"I hate to say the obvious, but if they (Caltrain) go broke, we're not going to have a station," said City Attorney Mona Ebrahimi, noting that the various projects related to the station's closure might not get completed.

The council received several public comments, including from former council member Jim Janz, who had concerns about what will happen to the station when it closes.

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Resident Anthony Wynne voiced his support of closing the Atherton train station. The biggest benefit of the closure is expanding the train quiet zone within town, he noted.

Resident Hamid Zarringhalam wrote to the council that the station "still provides an essential service to workers, disabled, and the elderly on the weekends" and the closure "will contribute to climate change because people won’t be able to use it on the weekends."

The council signed off on a Caltrain proposal to permanently close its historic train station in January because of years of minimal service and low ridership, and a desire to safeguard the town from legislation similar to the recent Senate Bill 50, which would have put cities on the hook for allowing high density housing near public transit. But the town's agreement of how to close the station with the rail service has been delayed as officials have focused on responding to the COVID-19 pandemic.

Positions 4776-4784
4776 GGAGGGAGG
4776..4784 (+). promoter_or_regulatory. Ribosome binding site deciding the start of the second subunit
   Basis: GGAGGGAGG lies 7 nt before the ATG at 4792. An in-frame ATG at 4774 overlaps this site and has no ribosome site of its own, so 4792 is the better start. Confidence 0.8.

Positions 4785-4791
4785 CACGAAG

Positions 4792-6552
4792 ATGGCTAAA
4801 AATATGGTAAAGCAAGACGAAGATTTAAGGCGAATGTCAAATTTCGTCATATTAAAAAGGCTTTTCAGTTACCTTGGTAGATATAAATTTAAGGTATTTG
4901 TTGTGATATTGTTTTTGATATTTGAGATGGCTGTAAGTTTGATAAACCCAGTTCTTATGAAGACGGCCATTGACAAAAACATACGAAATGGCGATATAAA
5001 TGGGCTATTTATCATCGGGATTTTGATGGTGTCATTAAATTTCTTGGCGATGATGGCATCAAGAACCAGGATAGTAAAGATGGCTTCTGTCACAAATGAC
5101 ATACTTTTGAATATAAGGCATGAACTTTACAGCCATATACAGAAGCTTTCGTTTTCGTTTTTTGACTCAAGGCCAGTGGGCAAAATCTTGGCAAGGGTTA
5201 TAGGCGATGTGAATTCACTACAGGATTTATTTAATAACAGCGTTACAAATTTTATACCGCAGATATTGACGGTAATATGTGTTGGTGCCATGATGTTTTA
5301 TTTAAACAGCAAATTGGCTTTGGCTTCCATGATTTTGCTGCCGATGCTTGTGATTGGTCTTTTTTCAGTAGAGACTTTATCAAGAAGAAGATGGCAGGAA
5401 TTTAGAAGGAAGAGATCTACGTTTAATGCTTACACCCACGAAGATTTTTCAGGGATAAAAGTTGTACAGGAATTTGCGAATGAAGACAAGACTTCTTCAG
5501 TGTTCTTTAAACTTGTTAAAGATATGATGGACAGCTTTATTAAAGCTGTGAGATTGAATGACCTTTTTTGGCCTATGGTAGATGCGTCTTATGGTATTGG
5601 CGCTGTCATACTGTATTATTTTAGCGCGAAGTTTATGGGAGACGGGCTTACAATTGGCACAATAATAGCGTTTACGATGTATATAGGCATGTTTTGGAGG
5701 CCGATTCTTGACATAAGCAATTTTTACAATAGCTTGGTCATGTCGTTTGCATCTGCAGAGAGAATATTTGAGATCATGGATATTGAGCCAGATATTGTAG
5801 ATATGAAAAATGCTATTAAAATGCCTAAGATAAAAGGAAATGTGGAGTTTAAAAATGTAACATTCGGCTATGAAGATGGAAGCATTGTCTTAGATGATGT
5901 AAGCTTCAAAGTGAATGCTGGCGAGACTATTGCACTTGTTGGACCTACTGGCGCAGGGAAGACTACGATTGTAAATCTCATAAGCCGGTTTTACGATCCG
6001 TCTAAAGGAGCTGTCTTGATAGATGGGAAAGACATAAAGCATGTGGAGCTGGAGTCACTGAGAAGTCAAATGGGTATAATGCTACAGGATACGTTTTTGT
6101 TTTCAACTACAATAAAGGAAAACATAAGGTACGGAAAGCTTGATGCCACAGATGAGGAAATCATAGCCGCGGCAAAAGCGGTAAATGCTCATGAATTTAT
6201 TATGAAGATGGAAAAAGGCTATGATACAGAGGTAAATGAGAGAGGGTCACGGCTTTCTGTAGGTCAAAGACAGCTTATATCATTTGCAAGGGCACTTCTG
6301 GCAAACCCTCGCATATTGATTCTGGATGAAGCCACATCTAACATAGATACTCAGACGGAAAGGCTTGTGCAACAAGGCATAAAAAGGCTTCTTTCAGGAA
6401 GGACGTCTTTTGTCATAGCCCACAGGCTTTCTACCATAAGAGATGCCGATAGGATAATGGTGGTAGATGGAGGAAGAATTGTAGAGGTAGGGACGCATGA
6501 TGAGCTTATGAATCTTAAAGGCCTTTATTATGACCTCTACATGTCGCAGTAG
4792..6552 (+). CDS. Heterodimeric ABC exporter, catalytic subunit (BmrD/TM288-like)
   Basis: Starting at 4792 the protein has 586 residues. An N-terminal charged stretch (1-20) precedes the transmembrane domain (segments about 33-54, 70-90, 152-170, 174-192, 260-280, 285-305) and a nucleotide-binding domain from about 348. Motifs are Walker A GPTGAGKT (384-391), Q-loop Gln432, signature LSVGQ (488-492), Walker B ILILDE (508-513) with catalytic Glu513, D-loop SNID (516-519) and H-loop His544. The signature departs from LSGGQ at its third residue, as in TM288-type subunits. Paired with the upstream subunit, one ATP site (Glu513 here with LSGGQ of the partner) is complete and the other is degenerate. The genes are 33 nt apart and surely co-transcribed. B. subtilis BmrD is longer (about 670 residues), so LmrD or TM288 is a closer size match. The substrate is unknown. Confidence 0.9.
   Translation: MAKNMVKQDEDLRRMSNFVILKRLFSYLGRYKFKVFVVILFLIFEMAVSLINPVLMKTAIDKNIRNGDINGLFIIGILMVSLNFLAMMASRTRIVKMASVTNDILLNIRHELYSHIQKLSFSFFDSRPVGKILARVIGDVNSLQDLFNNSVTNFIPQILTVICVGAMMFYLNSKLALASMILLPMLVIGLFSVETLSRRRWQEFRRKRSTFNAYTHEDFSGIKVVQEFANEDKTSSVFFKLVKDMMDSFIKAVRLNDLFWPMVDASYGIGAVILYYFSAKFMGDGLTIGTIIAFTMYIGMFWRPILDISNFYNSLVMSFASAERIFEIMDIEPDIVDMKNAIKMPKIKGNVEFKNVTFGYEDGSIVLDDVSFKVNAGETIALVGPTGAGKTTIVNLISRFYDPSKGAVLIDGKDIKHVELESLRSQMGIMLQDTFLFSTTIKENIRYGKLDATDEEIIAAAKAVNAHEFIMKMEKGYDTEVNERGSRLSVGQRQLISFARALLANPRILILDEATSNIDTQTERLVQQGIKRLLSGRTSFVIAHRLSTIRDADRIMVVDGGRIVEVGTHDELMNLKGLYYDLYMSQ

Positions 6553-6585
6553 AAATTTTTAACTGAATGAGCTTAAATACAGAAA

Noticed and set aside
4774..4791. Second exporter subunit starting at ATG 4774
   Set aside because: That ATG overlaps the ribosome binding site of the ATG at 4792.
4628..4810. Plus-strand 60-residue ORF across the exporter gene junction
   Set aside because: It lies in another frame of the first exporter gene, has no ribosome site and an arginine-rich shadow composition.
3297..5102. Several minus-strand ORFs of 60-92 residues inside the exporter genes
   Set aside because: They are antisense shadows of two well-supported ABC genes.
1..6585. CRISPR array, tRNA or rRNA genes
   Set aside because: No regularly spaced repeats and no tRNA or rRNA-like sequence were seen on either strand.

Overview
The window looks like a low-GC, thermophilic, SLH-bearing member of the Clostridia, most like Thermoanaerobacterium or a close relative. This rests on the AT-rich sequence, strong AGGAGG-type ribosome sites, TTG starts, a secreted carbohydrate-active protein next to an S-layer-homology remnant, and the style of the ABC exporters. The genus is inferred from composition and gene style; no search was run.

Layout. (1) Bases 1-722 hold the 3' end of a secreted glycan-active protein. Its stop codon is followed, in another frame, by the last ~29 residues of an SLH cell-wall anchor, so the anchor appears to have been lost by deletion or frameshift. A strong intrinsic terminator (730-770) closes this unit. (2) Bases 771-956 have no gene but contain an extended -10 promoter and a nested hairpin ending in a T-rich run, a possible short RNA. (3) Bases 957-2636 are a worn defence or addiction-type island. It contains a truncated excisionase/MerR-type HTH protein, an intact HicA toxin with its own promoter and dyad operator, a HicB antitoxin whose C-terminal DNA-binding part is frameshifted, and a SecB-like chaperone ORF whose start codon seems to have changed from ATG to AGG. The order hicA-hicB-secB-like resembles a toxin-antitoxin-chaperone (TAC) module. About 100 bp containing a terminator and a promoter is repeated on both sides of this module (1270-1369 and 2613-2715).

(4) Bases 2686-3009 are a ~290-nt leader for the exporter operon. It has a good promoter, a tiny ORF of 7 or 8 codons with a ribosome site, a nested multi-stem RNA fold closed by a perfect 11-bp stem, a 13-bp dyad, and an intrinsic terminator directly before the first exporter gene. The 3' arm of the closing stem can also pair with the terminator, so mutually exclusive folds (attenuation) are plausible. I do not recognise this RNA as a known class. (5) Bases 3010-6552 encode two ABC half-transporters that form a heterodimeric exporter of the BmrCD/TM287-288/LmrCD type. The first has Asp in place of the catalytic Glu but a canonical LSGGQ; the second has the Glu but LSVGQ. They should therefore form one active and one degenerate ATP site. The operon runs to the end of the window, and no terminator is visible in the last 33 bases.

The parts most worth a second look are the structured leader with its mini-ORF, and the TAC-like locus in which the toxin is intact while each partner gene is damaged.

The special meeting will take place at 3:30 p.m. on Oct. 25 on Zoom.

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Atherton Caltrain Station closure agreement vote delayed

by / Almanac

Uploaded: Fri, Oct 23, 2020, 5:57 pm

The Atherton City Council pushed back a vote on a plan to shut down Caltrain service in town for good in the coming months to ensure the rail service is responsible for funding needed to close the historic station. The council will consider a revised version of the item during a special meeting on Monday, Oct. 26.

During a Thursday, Oct. 21, meeting the council debated the merits of approving a memorandum of understanding which effectively would shut down the station on Dec. 1. Vice Mayor Elizabeth Lewis said she didn't think the document was "ready for prime time" so long as it is not clearly stipulated in the agreement that Caltrain is on the hook to cover fencing needed to close off the station, along with other improvements to the space. Council member Bill Widmer added there should be a revocation clause if Caltrain doesn't carry out the projects.

The Peninsula Corridor Joint Powers Board (JPB), which owns and operates Caltrain, consists of representatives from San Francisco, San Mateo and Santa Clara Counties, would seek approval from the San Mateo County Transportation Authority (TA) for at least 50% match funding for the installation of $800,000 worth of permanent safety fencing and $5 million Watkins Avenue crossing safety improvements. The council would also ask the transportation agency to cover 100% of the costs for site improvements.